I have several reasons why I’m, I guess, a bookish minimalist (only owning, at the moment, about 10 physical books). 

  • One, I don’t have a permanent home and books are heavy and hard to move without a car or help. 
  • Two, I can’t afford to buy new books to the extent to which I’d like to read them. My budget simply wouldn’t keep up. 
  • Three, environmental issues. As much as I love the publishing industry, it’s no secret digital books are more eco-friendly. 
  • And four, portability. I’m an immigrant, so I go abroad at least twice a year. I like the portability of my Kindle and my Scribd app.

I’m moving house again in a couple of weeks, so I’ve been donating a lot of the books I’ve accumulated in the house I’ve lived in for two years. As much as it makes me sad to part with them, I don’t think decluttering books is a bad thing.

In the UK, most second-hand shops are called charity shops, because they donate the profits to different charities. This makes it very easy to simply donate things you don’t need anymore. Knowing my books will get bought at a very low price (so they become accessible for people with smaller budgets too) and the money made will go to a charity makes decluttering them a lot less painful.

The only physical books I keep are books I’ve been gifted, books I bought because I love them so much, that I needed to own them, and books signed by authors. Absolutely nothing else.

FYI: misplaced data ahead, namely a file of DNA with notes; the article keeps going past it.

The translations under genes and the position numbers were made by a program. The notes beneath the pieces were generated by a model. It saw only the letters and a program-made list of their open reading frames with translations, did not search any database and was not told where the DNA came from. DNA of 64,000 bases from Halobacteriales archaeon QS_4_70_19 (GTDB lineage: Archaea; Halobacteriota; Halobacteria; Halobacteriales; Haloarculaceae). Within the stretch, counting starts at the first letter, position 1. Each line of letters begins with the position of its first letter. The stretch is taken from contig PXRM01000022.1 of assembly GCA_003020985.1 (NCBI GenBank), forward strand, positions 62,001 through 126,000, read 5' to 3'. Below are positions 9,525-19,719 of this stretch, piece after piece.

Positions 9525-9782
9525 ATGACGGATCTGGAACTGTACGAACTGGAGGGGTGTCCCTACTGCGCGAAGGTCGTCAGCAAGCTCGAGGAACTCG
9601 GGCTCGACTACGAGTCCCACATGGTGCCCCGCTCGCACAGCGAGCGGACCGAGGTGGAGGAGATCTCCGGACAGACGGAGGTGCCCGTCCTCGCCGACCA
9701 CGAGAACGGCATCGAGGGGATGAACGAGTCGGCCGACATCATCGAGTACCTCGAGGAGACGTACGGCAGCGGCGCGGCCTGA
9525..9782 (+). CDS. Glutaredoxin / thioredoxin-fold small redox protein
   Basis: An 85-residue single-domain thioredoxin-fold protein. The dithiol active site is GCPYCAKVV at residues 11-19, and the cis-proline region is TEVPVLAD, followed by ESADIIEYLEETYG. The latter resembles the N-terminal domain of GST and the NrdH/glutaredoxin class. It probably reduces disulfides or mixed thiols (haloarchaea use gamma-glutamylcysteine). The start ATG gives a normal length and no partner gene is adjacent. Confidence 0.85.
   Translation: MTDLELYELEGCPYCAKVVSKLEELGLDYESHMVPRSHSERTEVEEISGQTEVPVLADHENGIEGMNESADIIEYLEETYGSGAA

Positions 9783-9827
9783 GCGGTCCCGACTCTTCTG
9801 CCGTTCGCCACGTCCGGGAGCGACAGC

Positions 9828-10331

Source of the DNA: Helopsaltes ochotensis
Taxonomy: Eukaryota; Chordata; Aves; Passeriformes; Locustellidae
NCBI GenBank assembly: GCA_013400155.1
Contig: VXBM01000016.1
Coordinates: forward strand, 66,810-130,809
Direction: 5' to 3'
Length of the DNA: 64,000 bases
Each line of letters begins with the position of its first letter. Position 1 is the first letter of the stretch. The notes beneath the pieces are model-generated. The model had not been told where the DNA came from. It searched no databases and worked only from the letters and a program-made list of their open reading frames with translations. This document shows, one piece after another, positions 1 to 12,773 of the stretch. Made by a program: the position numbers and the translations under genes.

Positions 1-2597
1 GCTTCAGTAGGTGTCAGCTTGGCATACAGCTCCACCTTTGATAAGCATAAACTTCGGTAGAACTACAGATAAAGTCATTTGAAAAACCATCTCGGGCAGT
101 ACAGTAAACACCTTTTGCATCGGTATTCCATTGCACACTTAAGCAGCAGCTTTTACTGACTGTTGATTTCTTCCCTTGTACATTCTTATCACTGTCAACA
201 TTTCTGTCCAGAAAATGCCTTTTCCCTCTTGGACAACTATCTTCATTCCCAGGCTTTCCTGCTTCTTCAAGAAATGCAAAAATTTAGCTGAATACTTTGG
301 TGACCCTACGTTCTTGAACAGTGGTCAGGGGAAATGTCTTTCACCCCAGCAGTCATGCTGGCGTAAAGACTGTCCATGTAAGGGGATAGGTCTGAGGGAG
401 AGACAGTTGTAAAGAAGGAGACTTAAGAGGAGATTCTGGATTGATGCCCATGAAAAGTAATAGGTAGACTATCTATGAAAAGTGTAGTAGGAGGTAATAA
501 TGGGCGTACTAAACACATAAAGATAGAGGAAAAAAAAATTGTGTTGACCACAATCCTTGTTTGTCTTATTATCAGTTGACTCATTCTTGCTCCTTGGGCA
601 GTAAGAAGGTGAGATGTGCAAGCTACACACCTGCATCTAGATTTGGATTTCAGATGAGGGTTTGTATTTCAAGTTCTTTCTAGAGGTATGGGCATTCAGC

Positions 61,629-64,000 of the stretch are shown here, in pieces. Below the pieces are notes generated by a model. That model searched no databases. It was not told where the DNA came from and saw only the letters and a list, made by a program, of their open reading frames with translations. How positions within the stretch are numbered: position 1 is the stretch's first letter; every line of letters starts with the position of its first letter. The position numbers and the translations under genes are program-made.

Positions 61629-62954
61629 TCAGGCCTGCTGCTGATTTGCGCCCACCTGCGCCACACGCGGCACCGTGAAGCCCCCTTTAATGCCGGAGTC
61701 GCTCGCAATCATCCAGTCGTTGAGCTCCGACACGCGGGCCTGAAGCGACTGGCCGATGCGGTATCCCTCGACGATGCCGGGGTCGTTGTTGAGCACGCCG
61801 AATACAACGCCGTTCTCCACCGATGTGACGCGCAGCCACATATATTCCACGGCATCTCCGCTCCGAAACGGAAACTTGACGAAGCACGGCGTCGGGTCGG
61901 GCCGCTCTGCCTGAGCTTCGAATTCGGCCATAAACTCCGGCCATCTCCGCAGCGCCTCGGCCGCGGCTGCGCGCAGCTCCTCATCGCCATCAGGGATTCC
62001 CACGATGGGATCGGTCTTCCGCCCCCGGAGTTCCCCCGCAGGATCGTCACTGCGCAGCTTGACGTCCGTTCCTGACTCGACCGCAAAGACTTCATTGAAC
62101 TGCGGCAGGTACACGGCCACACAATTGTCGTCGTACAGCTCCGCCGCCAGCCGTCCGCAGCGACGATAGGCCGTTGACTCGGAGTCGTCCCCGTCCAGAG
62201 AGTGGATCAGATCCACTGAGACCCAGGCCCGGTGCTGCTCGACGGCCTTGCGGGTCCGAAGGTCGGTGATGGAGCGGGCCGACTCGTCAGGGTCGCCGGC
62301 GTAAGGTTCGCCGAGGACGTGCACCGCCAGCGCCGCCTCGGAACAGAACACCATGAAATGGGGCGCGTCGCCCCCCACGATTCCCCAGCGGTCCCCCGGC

But I know this is a huge debate in the bookish community. Of course, in an ideal world, I would love to have a room with walls filled with shelves full of books. But realistically, I don’t see that happening any time soon, if ever. Is it weird to be a bookish minimalist? Does that make me a less dedicated reader? I’m not sure. 

What’s your take on the debate?

Hot New Release

This week’s hot new book release is Kate Khavari’s A Botanist’s Guide to Parties and Poisons, a historical mystery about a clever woman in STEM who finds herself pulled into a murder investigation. When a professor’s wife is poisoned at a party and Saffron’s mentor becomes the main suspect, she begins a search for what exactly killed the victim and what it says about the murderer.

All of this while fighting to challenge the misogynistic perceptions of her suitability as a botanist. Sign me up.

And that’s it for today’s Coffee Time Tuesday! On to you now: what’s on your TBR for June? Do you have any Pride recommendations? And please tell me it’s not a crime to declutter my bookshelves!

Published by Eliza Lita

Founder and editor-in-chief: Coffee Time Reviews. Freelance writer and Higher Ed comms person.

One thought on “Coffee Time Tuesdays: A Rainbow TBR and Bookish Minimalism

  1. It’s definitely not a crime to declutter your bookshelves. For years, I just had a single bookcase for my favourite books and I got everything else that I read from the library. Charity shops are a great way to recycle books and find new ones too.